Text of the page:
The date was the next day, the address the seaside resort of Ostia, outside Rome. A Russian immigrant colony, I realized, and not only Russian. Ostia was a refugee haven. A place to hope for freedom, to wait for legal papers;

I, too, wanted to be free… I wanted to be a refugee. I ran away from my fancy Rapunzel castle, I fled from my punk no-future into this random street… I don’t mind if I sleep with degenerates, if I don’t spend my every night with my prison guards…

I took a train to Ostia, following the precise instructions: and when you reach the station turn into Via Such-and-Such, and at this number…Yes, there he was: sitting on the floor, among other Kolyas. Bearded men, toothless young men, all Russian men drinking vodka and smoking…

They greeted me with huge grins. Kolya came to me and embraced me fondly. This was a guarantee, about the other men. I sat myself on the floor and accepted a glass of vodka. Alcoholism in Russia is known as mood and friendship. This code of trust is based on common suffering and is never to be questioned. I sat on the floor with my pals and drank as a Russian soldier.

Some years later, when I visited Russia, Moscow, to interview Andrei Tarkovsky, on whom I was a thesis, I had a Russian bearded guy follow me every single day, step by step, to the museums, shops parks, opera restaurants. One day I approached him, confronted him. He counter-attacked with a bunch of flowers. He said:

- My name is Kostya, I am supposed to follow you and report on your movements. I wonder would you like to do some things with me, together, because I am a movie director myself, I was once an assistant to Vajda, the Polish giant…

And he really was, so I said yes. He was doing his job, while I was merely trying to do mine: without much success, for they never let me meet Tarkovsky. Tarkovsky was in his dacha, he was sick, he was busy.

Some years later again, I heard from Tarkovsky’s good friend at the time, Aksioniov, a Russian writer in exile, that Tarkovsky was really busy, sick or in his dacha when I was in Russia. Kostya the spy was telling me the truth, though I never believed him. On the contrary, as soon as I stepped back to Italy I reported to the press that Tarkovsky was under house arrest. This very soon became dramatically true, to the point that Tarkovsky fled the country, irreversibly, into exile.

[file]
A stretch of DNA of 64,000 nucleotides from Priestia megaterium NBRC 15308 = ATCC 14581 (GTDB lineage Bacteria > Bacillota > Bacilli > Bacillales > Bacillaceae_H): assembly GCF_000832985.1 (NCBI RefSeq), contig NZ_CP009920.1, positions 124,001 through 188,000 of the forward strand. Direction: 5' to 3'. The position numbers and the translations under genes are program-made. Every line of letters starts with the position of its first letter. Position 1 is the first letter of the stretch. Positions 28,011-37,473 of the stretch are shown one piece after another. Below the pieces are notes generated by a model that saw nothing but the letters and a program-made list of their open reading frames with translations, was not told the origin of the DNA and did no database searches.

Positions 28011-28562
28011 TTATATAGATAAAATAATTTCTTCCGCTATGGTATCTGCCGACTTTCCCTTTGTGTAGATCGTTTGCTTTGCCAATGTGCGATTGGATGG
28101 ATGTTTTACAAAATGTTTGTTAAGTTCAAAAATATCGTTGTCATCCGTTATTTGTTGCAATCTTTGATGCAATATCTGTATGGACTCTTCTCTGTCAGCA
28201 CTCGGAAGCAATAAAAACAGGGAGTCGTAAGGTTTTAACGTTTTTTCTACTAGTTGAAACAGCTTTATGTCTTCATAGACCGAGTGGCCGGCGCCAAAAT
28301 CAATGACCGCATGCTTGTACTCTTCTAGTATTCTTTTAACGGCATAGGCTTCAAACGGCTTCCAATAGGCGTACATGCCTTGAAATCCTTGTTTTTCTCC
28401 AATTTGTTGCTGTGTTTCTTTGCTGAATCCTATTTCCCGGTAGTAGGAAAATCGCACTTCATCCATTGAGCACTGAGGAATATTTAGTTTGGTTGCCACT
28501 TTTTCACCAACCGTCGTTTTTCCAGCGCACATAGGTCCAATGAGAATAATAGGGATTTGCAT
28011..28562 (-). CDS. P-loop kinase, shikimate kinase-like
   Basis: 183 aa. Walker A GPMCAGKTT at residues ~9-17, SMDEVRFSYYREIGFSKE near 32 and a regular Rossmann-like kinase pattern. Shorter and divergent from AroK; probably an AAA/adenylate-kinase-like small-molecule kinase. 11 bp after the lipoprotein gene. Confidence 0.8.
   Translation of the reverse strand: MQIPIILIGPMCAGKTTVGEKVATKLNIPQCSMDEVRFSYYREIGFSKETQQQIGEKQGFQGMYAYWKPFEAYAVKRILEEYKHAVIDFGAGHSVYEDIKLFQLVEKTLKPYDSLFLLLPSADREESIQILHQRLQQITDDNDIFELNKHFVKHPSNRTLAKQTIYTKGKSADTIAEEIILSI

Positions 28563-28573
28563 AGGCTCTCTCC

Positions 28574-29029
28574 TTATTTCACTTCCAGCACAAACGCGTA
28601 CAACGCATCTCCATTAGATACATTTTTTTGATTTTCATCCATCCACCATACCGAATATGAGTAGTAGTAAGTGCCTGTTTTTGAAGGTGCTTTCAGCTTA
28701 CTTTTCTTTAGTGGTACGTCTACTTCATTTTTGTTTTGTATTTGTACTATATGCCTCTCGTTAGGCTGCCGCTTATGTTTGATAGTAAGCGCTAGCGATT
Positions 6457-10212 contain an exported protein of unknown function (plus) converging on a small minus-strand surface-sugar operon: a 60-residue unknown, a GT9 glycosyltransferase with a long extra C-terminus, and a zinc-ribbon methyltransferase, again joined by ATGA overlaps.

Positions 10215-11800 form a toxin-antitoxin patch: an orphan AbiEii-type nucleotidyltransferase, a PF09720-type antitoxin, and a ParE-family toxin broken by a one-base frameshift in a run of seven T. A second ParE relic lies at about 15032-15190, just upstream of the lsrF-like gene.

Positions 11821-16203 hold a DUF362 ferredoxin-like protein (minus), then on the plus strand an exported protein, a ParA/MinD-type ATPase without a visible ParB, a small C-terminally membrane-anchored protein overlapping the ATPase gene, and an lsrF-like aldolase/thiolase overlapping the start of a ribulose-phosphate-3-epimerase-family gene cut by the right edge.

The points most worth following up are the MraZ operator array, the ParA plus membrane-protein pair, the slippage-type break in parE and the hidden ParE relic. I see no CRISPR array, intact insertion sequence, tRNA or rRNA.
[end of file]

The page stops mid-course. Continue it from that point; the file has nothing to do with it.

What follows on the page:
We Yugoslavs had a fraught relation with Soviets. I learned that from my parents: from my father, who had to deal with them in business but could never drink like the Russians did; from my mother, whose efforts to play the diplomatic hostess were risky, full of gaffes. We knew Moscow, where they had their own variety of red elite.

Once my parents took me to a military fancy party, where the privileges of the official regime were on displayed; caviar, champagne, uniforms, mink… this during Breznev during hard times for common people, with empty shops and pockets.

I sat between my father and my mother at this Soviet party, bored to death: I didn’t like the music, the huge ballroom, the food, the smoke, the drinks and the loud echo of power. A fat Soviet soldier, decorated in medals, came up to my mother and asked her if I could dance with him.

I said no, in my name and with my own voice. His face became purple with rage and shame. Then he looked to my father with the same demand which now sounded like a threat.

My father hastily pulled my chair under me and made me get up to my feet. Here in Russia, he said, you cannot say no when a man asks you to dance. That shows lack of respect for the country and the army.

I was trembling with rage and humiliation: I danced clumsily in the arms of this bear, all pleased with his prey. When the dance was over, I stepped on his boot with my pointed high heel.

Milena Jesenska once wrote to Kafka, explaining that she could never leave her soldier husband for the likes of Franz Kafka. Milena had to polish her husband’s soldierly boots every morning; a chore whose delight Milena could never forgo. Reading his books and letters, I loved Kafka. I suffered for his death, and his lack of love from Milena, and those boots.

I missed my last train back from Ostia to Rome. Kolya was very drunk. I was lying in his lap while he was lying in somebody else’s lap: we were singing sentimental Slavic songs of prison and freedom, of life and death, of communism and Stalinism. Finally we went to sleep rolling on top of each other in trust and vomit. Early in the morning, the sun was penetrating through the window candidly and saintly. An airplane was hitting the clear blue sky at high speed :

-This is the picture of God and future, said Kolya, holding my hand: nature and technology together. That is why I want to go to America. Jasmina, come with me.

- I cannot I said taking my hand out of his, in utmost awe. Kolya was a famous scientist who escaped from the secret labs producing God knows what, nuclear weapons, rockets… I read about it the next day in the papers. He managed to get a visa and escape to US where he got a job and freedom I hope. I never heard from him again.

On my way back from Ostia, when I stepped out of the train, I was waited upon by the police and conducted to the station. My father, the secret service guy, said I was missing, somehow he knew that I was with the Russian immigrants and was worried that I might get come to harm. Not me as me, but me as his daughter.

Later, he told me the whole story: he had millions of dollars on his bank account that were not actually his, and that he used in his secret operations between countries. Italian kidnappers checked for people with big bank accounts. He feared I would be kidnapped and that he would be unable to pay the ransom and that I would be killed.

I didn’t breath a word about where I had spent the night. Those few hours of dolce vita were supposed to stay out of history of cold war, meaning out of history altogether. And they brought freedom and happiness to Kolya.

one of the better-known Bruce Sterlings